Every journey takes us back home

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Every journey takes us back home

In Majid, director Nassim Abassi powerfully realises the maxim that every journey takes us back home. The eponymous hero, a 10 year-old orphan, has just moved to Mohammadia with his brother, a charming but self-centred and feckless drunk. He makes a little money selling books on the street and lives a depressing and solitary life. At the beginning of the film he becomes increasingly distraught that he cannot remember his parents’ faces. They died in a fire when he was a baby. Tormented by the fact that the only available connection he could have to his parents — memory — is denied to him, he decides to go to Casablanca in search of a photograph. As comrade in arms he recruits a rough-and-ready, streetwise, and wise-talking new friend: Larbi.

The film centres on the stunning performances of both of these boys (I am aware that such statements are little clichéd but in this film they are also true). We follow Majid and Larbi as they negotiate their way through scrapes with local thugs, invite suspicion from the gendarmerie and sell an almost innumerable amount of cigarettes. The audience at Leighton House Museum, where the film was screened as part of the Nour and MENA Film festivals, was so enamoured with Larbi and his brilliant portrayal of a child living on the street that almost anything he said was met with peals of laughter. Humour is a key part of this film, which manages to reconcile its numerous comic moments with a deep emotional core in a way that is quite uncommon. Only very occasionally do the more serious moments jar a little with the fast-paced lighter scenes. As a film that is both genuinely funny and genuinely moving it invites comparison with the classic Life is Beautiful.

In fact, it is testament to the quality of the film that it calls to mind numerous other influences. The boys’ endless journeying, diverted at almost every step, all in search of a token of family life, elicits parts of Homer’s Odyssey in more ways than one; while the social realism of modern day Morocco is reminiscent of Vittorio de Sica’s The Bicycle Thieves. However, the most profitable comparison that can be made with this film is probably to Dickens. As our two protagonists travel the streets of Mohammadia and Casablanca they meet an unenviable variety-pack of the self-interested, self-obsessed, self-deluding, violent, and grotesque. At times it feels as if we have wandered into Victorian London, but the weather is better and everyone is speaking Arabic.

Humour is a key part of this film, which manages to reconcile its numerous comic moments with a deep emotional core in a way that is quite uncommon

Almost everyone in Morocco seems personally out to get our diminutive Don Quixote and Sancho Panza. Benevolence is not an easy thing to find in this film, though it is present. Yet none of this diverts Majid from his quest to find one old photograph. With all these hostile characters, Morocco does not come out as a particularly inviting place. Nassim Abassi, mentioned in the Q&A session after the film that when the film was shown in the Emirates the Moroccans there did not take kindly to this negative image of their country at all. He then added, however, that, when it was shown in Morocco, the audience seemed to appreciate his efforts to deal honestly with the problems in their society tat are often ignored.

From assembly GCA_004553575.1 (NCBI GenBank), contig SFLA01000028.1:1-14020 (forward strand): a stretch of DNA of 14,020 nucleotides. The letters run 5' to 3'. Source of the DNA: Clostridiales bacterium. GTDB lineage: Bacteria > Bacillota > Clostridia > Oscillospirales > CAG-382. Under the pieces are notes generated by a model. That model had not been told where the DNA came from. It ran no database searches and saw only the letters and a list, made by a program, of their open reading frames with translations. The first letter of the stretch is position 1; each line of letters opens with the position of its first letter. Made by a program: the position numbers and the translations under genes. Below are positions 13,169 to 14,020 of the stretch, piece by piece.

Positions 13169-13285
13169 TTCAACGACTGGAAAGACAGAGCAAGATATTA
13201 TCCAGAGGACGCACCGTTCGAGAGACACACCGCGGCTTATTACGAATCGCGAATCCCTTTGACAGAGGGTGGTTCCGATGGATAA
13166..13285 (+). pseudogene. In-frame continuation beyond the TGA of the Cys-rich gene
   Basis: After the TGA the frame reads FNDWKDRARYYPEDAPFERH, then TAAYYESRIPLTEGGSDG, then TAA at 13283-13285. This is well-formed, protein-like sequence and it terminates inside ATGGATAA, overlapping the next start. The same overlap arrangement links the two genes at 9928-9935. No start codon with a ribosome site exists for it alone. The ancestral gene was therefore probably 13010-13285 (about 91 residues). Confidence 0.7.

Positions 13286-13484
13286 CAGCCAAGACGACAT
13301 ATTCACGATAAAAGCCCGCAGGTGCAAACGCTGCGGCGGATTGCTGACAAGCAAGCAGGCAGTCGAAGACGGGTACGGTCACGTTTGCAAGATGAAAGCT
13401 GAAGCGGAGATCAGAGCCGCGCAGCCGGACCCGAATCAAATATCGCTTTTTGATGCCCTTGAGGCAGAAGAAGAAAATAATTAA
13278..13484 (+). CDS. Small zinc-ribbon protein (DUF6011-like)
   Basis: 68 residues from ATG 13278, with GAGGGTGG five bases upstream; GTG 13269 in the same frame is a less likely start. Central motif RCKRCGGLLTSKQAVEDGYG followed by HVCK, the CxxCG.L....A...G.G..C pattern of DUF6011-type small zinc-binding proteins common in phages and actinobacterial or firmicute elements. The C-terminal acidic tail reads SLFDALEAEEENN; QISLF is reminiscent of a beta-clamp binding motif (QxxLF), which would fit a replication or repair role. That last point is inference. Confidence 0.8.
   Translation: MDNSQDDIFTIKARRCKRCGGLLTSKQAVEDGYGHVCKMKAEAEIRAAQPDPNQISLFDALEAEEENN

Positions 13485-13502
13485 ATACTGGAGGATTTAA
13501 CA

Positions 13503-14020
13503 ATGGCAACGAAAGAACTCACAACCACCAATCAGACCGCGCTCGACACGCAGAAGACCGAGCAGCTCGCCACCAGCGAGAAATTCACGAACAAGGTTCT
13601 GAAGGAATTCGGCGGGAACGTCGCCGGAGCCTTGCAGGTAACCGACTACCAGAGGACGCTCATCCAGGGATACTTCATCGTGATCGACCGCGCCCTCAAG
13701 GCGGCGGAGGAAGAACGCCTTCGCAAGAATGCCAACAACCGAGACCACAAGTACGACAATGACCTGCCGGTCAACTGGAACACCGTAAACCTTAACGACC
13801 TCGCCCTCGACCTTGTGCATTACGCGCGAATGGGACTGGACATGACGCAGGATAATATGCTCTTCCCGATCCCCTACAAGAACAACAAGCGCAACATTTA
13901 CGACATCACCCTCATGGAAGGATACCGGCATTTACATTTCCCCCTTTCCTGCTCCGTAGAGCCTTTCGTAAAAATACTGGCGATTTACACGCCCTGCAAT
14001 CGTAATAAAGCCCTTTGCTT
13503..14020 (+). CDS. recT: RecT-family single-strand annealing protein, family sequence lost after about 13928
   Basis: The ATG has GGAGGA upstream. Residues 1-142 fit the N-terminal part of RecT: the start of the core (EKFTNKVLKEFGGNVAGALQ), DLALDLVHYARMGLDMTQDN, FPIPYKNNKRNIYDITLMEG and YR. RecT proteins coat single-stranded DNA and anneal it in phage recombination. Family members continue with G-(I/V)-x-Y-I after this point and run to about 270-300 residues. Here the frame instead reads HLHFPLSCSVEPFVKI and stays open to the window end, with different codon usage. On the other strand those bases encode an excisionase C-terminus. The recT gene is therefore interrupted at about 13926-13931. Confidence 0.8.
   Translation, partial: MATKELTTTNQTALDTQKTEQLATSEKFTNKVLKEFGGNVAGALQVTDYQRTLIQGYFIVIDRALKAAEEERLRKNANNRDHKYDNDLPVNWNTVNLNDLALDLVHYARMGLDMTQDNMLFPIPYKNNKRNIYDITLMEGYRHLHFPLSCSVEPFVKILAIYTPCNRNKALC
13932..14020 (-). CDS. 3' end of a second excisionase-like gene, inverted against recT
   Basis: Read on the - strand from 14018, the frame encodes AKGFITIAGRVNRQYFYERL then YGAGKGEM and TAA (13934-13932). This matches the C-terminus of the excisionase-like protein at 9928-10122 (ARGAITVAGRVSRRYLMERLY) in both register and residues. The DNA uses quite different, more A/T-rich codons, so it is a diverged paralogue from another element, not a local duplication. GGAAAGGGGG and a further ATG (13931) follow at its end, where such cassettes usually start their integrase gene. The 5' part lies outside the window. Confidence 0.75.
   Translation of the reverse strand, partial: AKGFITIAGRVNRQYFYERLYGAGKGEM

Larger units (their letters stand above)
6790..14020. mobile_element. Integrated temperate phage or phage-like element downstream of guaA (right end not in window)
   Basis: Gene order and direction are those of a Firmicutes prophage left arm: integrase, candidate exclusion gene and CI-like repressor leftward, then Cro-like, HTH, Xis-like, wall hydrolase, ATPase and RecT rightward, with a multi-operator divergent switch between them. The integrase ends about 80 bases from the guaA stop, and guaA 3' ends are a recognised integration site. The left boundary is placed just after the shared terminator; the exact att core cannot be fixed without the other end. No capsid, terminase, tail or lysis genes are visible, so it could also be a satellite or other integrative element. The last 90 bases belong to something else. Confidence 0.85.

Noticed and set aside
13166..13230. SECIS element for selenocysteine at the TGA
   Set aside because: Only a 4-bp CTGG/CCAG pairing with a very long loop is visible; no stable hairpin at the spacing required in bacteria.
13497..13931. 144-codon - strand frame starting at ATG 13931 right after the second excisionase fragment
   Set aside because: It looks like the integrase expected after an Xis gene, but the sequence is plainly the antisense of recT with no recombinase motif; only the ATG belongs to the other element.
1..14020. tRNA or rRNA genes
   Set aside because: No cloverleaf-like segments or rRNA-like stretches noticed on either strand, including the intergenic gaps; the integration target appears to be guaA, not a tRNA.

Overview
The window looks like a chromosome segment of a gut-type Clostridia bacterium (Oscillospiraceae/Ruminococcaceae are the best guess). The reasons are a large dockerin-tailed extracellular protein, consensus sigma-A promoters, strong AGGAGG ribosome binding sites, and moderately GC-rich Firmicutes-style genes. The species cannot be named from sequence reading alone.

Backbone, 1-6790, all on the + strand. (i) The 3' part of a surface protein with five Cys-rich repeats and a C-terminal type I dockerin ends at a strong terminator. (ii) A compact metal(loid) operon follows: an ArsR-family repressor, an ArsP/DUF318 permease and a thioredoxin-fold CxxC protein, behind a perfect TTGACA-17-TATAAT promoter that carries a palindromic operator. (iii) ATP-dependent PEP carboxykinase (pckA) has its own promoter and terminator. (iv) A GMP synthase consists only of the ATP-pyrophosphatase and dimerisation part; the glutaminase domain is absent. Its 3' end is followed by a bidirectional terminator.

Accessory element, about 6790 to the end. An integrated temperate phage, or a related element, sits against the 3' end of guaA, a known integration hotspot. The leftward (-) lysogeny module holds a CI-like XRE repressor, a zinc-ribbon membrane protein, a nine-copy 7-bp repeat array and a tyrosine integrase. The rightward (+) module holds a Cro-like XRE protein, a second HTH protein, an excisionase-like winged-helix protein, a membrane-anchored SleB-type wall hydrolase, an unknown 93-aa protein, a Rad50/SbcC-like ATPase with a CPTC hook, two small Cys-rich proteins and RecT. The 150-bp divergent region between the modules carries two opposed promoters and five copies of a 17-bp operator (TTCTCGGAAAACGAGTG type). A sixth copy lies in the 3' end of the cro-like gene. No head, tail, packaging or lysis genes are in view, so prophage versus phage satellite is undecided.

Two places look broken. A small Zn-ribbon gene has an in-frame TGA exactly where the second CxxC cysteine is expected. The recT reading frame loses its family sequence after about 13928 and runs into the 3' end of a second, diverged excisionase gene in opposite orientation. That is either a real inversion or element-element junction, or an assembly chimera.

Perhaps the best statement of Abassi’s intentions came as a result of an unrelated question. He was asked why, at the end of the film, Majid did not take time out to go the mosque and pray, since one of the only places he was shown kindness was in a mosque. Abassi’s response was, to paraphrase, that he did not mean the film to be a call to Islam rather to show how Islam fitted into Moroccan culture, how his parents and grand-parents saw it. It was a small statement against a very stereotypical view of Islam that he had experience in the West. Religion is not something separate from Moroccan society but an integral part of it. Often it is deeply spiritual and benevolent but also at times very human. The film opens with a religious man hitting Majid because he is trying to sell his books when he should be inside praying. In a light-hearted scene later on there is a debate between this religious conservative and his friend about the hijab. His friend has a sister in France and he is advising her, on Islamic grounds, to remove her veil. In other words, this film is not pontificating about Islam, but rather it is told in the light of Islam. Likewise, Abassi is not trying to give a comprehensive vision of Morocco, with all its good and bad points, but simply to tell a Moroccan story.

There is probably no better space to watch a film than upstairs at Leighton House Museum, except downstairs at Leighton House Museum. However, Majid is set to be released on DVD in 2013 and also has the dubious honour of being novelised in the near future. I cannot fully recommended, in theory, the novelisation but this film is a highly entertaining and often emotional work from a young director. His voice is unique and I, for one, am excited to see what he will do next.

Images courtesy of Majid.com

Raphael Cormack is a graduate student at Columbia university in Middle Eastern Studies. His current research is into the adoption of Ancient Greek themes in modern Egyptian theatre.